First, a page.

Look. I get it. You, whatever privileged group you happen to fall into, are a good person. You want to remind the marginalized group that you view yourself as an ally. You want them to know that not everyone is against them – the world, after all, isn’t such a grim place as all that. You want to make it clear that although you understand that your group has done some not-so-great things in the past, you are a better, more evolved person than that.

Maybe you even think you are somehow helping the marginalized group realize that you’re more than just a blank face in a group – you’re an individual person with your own thoughts and actions.

You know what, though?

You are not helping.

You are just making things worse.

In fact, you are only helping to prove the original point: that you, as a privileged person, perpetuate actions and ideas that oppress less privileged people.

See, what you’re really doing with your comment is a classic derailment tactic. In a discussion that is supposed to be about those who have frequently been silenced, you are contributing to that silencing by making it all about you. The message that you are giving out is that your feelings, your poor, hurt, privileged feelings should be taken into account no matter what the topic at hand. You are putting yourself in the centre of the discussion, and pushing the original topic off to the side. You are occupying a space that was created by and for people who don’t have many other spaces to occupy, and yet you feel entitled to be there because your privilege has taught you that you are entitled to be anywhere you want. You are telling oppressed groups that they cannot discuss the issues that affect them unless they have first considered the feelings of the oppressive group.

You are being a bad fucking ally.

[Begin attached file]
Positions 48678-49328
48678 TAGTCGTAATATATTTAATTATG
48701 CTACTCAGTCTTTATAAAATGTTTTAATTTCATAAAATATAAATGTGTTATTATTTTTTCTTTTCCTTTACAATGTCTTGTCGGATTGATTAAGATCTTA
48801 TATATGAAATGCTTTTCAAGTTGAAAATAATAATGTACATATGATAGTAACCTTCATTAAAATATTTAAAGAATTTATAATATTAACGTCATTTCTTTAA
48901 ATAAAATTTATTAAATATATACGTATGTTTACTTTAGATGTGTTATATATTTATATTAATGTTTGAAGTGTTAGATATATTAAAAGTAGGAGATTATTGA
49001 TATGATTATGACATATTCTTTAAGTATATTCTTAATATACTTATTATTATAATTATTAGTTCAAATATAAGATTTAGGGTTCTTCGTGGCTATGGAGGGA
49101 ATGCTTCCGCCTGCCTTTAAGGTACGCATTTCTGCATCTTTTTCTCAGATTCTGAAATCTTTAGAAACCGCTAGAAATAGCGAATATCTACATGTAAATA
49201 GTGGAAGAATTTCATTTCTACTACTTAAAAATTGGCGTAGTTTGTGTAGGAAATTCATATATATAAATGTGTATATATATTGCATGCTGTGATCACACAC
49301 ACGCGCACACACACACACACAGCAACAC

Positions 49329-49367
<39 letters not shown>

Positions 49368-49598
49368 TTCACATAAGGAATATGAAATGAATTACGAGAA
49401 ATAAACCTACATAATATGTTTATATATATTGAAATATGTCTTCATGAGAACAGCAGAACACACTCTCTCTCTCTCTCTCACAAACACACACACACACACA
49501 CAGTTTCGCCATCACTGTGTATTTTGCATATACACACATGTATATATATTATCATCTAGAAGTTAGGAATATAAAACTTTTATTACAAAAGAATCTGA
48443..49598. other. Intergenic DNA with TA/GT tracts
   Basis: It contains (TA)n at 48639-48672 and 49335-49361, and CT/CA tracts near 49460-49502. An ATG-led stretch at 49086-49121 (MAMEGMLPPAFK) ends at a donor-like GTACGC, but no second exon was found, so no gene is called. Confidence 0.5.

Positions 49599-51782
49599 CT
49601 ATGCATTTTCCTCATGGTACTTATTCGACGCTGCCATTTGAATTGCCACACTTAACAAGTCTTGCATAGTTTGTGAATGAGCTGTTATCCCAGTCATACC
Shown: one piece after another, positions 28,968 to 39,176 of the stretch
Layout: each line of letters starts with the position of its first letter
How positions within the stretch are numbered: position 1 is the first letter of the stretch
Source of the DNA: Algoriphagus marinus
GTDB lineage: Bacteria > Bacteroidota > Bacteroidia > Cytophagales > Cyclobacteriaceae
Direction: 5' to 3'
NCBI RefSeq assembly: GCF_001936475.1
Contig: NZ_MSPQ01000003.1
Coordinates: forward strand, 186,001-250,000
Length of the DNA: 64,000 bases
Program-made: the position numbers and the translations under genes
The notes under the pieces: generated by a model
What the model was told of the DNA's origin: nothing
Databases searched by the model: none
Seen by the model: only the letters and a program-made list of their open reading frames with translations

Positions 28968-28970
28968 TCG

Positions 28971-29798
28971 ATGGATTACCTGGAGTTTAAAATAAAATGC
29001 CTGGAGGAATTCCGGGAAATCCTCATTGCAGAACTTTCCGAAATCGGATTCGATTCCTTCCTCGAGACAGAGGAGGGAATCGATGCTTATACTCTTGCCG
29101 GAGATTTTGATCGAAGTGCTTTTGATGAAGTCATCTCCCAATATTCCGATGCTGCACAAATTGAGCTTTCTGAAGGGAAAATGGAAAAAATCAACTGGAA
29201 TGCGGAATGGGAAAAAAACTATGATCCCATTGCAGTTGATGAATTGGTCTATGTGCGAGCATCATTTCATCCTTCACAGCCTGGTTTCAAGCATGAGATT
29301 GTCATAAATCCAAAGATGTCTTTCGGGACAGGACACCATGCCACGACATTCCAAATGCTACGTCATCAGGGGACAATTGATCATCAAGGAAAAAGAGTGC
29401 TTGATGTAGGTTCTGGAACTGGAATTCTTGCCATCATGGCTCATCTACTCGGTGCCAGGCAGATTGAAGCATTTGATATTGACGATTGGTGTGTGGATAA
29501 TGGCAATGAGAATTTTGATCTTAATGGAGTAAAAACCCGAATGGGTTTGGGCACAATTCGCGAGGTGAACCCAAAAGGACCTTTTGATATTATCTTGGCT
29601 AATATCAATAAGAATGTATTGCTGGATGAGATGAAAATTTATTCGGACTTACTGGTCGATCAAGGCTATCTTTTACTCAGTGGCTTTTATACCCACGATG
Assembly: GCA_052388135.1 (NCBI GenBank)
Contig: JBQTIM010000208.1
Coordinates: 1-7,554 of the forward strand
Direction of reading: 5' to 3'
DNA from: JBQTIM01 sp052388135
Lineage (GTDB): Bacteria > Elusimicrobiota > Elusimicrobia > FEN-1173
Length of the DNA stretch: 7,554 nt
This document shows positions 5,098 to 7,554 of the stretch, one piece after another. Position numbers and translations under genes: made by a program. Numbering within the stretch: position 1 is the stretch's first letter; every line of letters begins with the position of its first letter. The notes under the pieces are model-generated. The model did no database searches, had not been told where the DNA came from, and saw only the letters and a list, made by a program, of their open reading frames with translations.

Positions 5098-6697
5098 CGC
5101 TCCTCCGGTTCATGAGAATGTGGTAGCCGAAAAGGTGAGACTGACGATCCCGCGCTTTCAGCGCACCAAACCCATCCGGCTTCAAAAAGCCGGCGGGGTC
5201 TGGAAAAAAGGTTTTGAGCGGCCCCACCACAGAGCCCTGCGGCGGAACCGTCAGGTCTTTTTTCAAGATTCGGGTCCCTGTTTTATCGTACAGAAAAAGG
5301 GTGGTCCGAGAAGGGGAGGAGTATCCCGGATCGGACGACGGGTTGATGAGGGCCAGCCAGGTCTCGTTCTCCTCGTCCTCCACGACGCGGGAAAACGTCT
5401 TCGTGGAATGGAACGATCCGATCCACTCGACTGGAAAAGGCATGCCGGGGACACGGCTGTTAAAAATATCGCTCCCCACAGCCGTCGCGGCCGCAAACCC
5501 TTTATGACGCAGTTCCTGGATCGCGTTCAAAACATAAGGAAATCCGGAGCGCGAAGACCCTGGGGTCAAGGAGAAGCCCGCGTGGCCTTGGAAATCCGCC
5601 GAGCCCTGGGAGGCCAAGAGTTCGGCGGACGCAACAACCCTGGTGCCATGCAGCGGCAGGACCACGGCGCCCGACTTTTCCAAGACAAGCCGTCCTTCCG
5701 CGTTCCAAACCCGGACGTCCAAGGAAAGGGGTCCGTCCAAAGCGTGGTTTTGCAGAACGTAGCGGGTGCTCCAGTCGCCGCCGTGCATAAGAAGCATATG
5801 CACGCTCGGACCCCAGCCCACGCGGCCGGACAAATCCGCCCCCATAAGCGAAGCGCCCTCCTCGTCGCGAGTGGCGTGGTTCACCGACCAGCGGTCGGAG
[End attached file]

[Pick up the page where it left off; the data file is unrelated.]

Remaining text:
I’m going to give you three pieces of advice:

1. If you don’t feel like the action attributed to the privileged group is something that you do, then assume the person is not talking about you

If you are not guilty of this particular oppressive act, then great! You are a good ally! Here’s a cookie for you! You can revel in the knowledge of your goodness without having to ask for reassurance from anyone else.

2. Take a moment to examine your past actions and ask yourself if this might, in fact, be something of which you have been guilty

The truth is that you may very well have been unconsciously participating in subtle forms of oppression without realizing it. Often our privilege is so deeply ingrained that we don’t always recognize when we are abusing it; before you decide whether or not you’re fully innocent of any wrongdoing, it’s worth taking the time to check in with yourself and see if you’re being totally honest.

3. Use this as a learning opportunity, and an opportunity to educate others

Whether or not you are guilty of involvement in some kind of oppression (and, I mean, spoiler alert: you probably are), any marginalized person relating their lived experience should be something you take seriously. Rather than just dismissing what they’re saying as something that you would never, ever, ever do, use what they are telling you as a chance to further educate yourself on the dynamics of oppression. Not only that, but use your privilege to amplify their voice – share their post, retweet their message, reblog it on your Tumblr. Instead of crying that not all ____ are like that, use your actions to show that you, personally, are not like that.

Whether or not you intend to cause harm, you, as a privileged person, have almost certainly engaged in some form of oppression or marginalization. Our culture has taught you that your skin colour or gender or sexual orientation mean that your thoughts and feelings are more valuable than those of other groups, and that is some social programming that takes a lot of hard work to undo. But if you want to consider yourself to be anti-oppression – if, instead of just saying that you’re not racist or homophobic or a misogynist, you actually want to actively not be any of those things – you need to put in the time to try to dismantle the fucked up outlook that your privilege has given you. Otherwise, you have absolutely no place in any kind of social justice movement.